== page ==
Holden Caulfield Psychological Analysis

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Holden Caulfield, a sixteen year old boy living in New York, has been sent to multiple boarding schools and share many similar experiences with J. D. Salinger, the author of The Catcher in the Rye. Holden is not like normal teenagers, who are full of life, crave adventure and look forward to new experiences. In contrast, he hates many things, gets depressed, especially around young children, and thinks that everybody; but, mostly adults are phony. On a psychological level, there are many factors in his childhood experience which may have influenced why he acts and thinks such a way. By applying Sigmund Freud’s psychoanalytical theory, it is easier to understand what motivates Holden’s thoughts and actions, in addition to what Salinger experienced …show more content…
Following Sigmund’s footsteps, she introduced her own ideas based on the ego and some of its defense mechanisms. In her list of defense mechanisms, one that can be observed in Holden’s actions was regression. Regression occurs in a person who is frightened or becomes childish. For example, after the scene when Sunny, the prostitute, and the elevator man gave him a surprise visit, he admits,“ I pictured myself coming from the goddamn bathroom, dressed and all, with my automatic in my pocket, and staggering around a little at a time” (pg. 104). Holden’s mind takes him back to fantasy world, where he gets revenge on the man from the elevator. His ego does this to help him calm down from what just happened to him in the last ten …show more content…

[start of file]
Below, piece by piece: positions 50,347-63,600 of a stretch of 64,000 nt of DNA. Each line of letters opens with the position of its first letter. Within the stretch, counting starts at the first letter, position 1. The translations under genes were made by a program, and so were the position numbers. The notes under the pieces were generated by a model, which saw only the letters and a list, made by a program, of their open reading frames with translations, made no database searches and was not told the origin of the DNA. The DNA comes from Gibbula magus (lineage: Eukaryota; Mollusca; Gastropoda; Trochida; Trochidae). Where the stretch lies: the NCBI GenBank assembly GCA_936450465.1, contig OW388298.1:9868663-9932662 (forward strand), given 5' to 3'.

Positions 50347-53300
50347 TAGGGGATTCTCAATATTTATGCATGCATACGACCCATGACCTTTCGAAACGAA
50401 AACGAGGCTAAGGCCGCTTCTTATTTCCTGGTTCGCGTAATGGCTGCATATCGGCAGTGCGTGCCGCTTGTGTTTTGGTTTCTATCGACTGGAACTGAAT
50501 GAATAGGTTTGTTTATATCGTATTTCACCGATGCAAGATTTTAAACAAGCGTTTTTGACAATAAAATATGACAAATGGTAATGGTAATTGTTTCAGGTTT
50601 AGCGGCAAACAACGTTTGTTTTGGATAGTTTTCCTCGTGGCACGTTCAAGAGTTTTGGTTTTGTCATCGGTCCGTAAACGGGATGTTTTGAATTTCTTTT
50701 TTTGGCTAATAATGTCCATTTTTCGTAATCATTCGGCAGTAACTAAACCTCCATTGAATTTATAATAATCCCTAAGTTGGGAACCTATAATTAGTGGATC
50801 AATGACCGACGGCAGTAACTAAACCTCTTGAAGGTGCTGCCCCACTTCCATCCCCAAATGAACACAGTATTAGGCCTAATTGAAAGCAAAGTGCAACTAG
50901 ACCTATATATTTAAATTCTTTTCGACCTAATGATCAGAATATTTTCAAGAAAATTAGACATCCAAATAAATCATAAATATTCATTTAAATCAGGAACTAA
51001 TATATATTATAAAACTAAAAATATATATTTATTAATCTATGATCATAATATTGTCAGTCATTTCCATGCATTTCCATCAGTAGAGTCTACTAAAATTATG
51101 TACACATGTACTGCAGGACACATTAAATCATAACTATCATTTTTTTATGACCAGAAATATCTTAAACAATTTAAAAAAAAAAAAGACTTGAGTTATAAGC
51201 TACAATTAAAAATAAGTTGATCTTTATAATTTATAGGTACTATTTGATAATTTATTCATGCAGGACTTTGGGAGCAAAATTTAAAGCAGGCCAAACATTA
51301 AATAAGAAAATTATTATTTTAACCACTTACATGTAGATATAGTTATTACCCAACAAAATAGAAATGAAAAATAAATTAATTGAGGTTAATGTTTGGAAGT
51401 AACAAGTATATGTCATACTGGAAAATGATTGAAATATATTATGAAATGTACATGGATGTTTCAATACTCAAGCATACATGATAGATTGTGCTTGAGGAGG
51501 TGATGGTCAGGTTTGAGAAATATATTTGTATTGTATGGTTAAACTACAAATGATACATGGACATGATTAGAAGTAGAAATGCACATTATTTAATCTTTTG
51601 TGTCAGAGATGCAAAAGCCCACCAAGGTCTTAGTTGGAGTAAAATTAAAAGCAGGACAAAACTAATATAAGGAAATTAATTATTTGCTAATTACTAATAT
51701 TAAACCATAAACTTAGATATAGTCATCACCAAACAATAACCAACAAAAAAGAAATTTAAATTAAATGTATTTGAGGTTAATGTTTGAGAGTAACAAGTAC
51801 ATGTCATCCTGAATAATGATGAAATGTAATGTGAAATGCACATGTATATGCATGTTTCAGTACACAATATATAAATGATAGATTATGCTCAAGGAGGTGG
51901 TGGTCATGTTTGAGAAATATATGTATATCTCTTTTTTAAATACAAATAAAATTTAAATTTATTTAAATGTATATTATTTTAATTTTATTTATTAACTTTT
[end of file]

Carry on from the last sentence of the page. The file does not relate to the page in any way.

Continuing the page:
D. Salinger wrote The Catcher in The Rye , he let his childhood experiences influence his writings. The setting of the story takes place in New York, which is also where Salinger grew up. Like Holden, Salinger moved schools a lot, and his parents eventually decided to place him in a military academy. This can be seen towards the middle of the book, when Holden comes home and tells his younger sister that nothing bad will happen to him for getting kicked out of yet another boarding school. He quickly replies back about his dad saying, "No, he won 't. The worst he 'll do, he 'll give me hell again, and then he 'll send me to that goddamn military school” (pg. 166). Salinger shares this about his life through Holden so that the readers can understand what his dad was like. He would just “give him hell”, which could be a long lecture, and threaten him by telling him that he is going to get sent to a military

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